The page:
During a 10-minute intermission people let their shoulders slump and got chatty though. Including two men at our table.
“It’s this or stay home with the cat,” said Rick, a curly-haired man who hates his cat, Oprah. He told us his ex-wife got him hooked on bingo, then left him.
Once intermission is over, back to silence. Even the winners say “bingo” in indoor voices, raise a hand and politely wait for a staff member to rush over and check their card. When they win, their eyes remain transfixed on the next game. No “whoopee!” or “BINGO!” or even smiling really. Which maybe is to be expected. The bingo hall, at least today, isn’t meant for hipsters who want to throw back a cheap burger and laugh with their friends (although I’m encouraging you to change that) — it’s a gambling hall. The night we went the games were worth $50 to $500 — most were about $100. Because the hall is run by the Maine Boosters Association, each night a different charity benefits — our money went to the Scarborough girls’ hockey team.
If you do go, go early. It might take you a while to get your bearings and figure out which game they’re calling first. When you walk in the bingo hall, you purchase your games at a counter against the wall (not the lottery ticket counters in the middle). Although it says $10 for paper games on the website, it was actually $16. Although they charged my friend $19. So who knows. If you don’t own a dauber and don’t want to, you could get a handheld computer instead. With those, you purchase games (a man next to me had more than 50 going at a time) and then just punch in the numbers as the announcer calls them. The computer scans your virtual cards for you and will let you know if you’ve won.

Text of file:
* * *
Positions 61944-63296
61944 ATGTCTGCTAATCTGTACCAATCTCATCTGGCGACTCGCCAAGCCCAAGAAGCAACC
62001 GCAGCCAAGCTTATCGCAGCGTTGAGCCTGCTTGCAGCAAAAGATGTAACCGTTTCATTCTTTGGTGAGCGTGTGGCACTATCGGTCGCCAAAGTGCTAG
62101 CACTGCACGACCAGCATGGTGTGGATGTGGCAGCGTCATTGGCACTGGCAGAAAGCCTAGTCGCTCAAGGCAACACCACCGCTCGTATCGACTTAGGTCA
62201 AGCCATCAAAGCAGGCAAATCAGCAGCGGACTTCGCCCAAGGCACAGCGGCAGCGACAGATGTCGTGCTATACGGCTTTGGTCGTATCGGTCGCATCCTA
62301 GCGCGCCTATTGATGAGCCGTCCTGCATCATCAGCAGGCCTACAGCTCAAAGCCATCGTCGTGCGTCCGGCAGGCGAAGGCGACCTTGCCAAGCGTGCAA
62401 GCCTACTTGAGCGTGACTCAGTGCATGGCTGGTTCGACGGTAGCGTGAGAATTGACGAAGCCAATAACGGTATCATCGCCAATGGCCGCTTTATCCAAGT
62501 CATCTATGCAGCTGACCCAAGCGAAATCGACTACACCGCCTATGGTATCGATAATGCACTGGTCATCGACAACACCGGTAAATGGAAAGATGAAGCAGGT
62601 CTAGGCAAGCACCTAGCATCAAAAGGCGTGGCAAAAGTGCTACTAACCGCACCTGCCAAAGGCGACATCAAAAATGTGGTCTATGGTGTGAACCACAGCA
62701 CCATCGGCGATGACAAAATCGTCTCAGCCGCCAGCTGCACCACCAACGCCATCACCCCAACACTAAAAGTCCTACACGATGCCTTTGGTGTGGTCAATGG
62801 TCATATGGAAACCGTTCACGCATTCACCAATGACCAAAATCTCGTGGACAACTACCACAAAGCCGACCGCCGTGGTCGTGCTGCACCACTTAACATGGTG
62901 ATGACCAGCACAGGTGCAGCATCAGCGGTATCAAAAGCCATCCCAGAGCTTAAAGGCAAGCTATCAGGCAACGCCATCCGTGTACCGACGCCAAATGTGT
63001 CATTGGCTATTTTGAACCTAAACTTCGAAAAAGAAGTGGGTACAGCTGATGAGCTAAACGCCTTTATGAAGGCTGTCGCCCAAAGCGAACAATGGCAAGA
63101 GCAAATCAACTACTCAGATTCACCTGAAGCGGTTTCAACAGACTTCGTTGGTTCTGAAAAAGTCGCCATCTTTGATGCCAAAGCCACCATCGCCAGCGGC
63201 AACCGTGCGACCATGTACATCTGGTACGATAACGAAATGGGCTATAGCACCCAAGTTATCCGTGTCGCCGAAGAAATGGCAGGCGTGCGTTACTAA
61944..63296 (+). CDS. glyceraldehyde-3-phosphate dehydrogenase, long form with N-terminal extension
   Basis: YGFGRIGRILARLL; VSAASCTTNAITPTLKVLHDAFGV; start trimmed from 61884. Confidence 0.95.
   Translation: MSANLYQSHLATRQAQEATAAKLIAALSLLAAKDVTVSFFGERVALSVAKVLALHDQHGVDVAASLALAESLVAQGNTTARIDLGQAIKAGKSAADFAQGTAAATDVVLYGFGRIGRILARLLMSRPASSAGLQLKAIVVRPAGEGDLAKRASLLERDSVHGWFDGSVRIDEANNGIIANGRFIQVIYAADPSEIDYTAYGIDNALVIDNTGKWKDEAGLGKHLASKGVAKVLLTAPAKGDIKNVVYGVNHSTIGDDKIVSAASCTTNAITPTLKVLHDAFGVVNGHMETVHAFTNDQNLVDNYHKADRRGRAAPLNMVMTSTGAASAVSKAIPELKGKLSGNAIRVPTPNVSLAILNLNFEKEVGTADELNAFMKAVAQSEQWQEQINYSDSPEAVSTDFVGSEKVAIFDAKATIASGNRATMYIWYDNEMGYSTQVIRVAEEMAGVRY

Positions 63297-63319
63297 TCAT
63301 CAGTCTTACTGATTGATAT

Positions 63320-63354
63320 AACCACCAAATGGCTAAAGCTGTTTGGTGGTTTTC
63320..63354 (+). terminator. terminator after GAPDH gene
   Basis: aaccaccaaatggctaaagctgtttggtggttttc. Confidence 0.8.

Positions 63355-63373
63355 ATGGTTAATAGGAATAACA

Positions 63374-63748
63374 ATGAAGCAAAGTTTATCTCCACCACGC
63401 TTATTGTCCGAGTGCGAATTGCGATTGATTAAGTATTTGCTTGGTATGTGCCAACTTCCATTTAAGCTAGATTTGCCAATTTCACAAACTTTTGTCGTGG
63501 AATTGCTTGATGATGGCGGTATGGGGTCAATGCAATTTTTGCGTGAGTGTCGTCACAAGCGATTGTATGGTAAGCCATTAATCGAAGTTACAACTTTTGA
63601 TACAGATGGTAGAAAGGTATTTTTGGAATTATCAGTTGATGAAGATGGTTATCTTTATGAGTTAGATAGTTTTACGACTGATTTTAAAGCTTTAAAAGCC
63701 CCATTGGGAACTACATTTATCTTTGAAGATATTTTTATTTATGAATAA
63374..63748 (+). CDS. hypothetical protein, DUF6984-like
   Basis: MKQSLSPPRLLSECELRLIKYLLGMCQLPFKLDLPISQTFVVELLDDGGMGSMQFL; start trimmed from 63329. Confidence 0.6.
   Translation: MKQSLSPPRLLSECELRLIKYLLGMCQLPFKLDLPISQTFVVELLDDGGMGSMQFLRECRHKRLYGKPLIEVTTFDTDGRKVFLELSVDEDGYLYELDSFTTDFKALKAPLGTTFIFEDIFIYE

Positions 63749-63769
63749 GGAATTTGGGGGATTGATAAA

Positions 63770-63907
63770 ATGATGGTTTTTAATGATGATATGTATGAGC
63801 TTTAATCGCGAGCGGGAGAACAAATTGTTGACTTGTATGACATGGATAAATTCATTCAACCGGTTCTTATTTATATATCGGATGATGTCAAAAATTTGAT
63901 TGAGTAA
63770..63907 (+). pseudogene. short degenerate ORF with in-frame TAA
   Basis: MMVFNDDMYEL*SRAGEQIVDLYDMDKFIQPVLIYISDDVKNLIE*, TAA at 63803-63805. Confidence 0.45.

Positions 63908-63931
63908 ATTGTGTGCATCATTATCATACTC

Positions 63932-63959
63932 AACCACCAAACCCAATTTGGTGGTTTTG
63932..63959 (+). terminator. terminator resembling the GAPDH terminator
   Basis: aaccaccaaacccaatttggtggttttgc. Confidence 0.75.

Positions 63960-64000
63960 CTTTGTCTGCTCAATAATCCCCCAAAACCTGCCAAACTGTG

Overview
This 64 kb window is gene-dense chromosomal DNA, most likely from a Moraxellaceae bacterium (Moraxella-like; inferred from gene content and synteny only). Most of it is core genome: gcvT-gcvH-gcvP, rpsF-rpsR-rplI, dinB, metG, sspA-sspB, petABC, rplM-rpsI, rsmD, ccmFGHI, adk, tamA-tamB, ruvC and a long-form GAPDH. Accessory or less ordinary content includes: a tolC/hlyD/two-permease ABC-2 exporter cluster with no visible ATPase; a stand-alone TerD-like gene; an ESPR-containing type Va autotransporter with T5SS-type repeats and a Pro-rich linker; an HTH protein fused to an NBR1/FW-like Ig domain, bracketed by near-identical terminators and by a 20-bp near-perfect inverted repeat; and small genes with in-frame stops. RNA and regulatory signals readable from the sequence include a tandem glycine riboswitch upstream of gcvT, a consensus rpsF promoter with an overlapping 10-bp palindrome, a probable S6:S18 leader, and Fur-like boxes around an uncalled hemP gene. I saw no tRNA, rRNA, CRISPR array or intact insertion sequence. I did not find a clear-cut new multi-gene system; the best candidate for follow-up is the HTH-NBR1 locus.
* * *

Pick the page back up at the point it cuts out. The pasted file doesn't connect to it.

So, if you’re looking for something a little off-beat, new and fun to try I’d highly recommend giving bingo a whirl. Bingo is its own world with its own language, etiquette and rulesets, but if you can bring a friend, a troll doll and a sense of humor, you’ll be fine.
-Google Maps thinks the bingo hall is closer to 430 John Roberts Road. If you use GPS, be ready for it to be wrong by half a mile.
-There’s no beer.
-Your dauber has a cap. There is superstition about your cap. Think of it like a horseshoe: if you put it divot-down, the luck drains out. Keep it up like a cup to hold your luck.
-You can’t share your cards. $16 seemed like a lot of money for three hours of fun, so I told my friend she could play half my cards. Nope. Against the rules.
-If you buy a set of games, you’ll have enough for the whole night, which might be until about 9:30 p.m.
-Just because you have one row of five numbers blotted out does not mean you won. Make sure your board matches the diagram on the scoreboard. You might need to blot out a jug shape or an X, for instance.
-Pricing is wonky. The website says $10 for a paper package (games for a night), but expect them to throw bonus cards at you. Bingo has a whole language around it and I didn’t understand most of the words or what I was paying for.
-For more information visit sopobingo.com.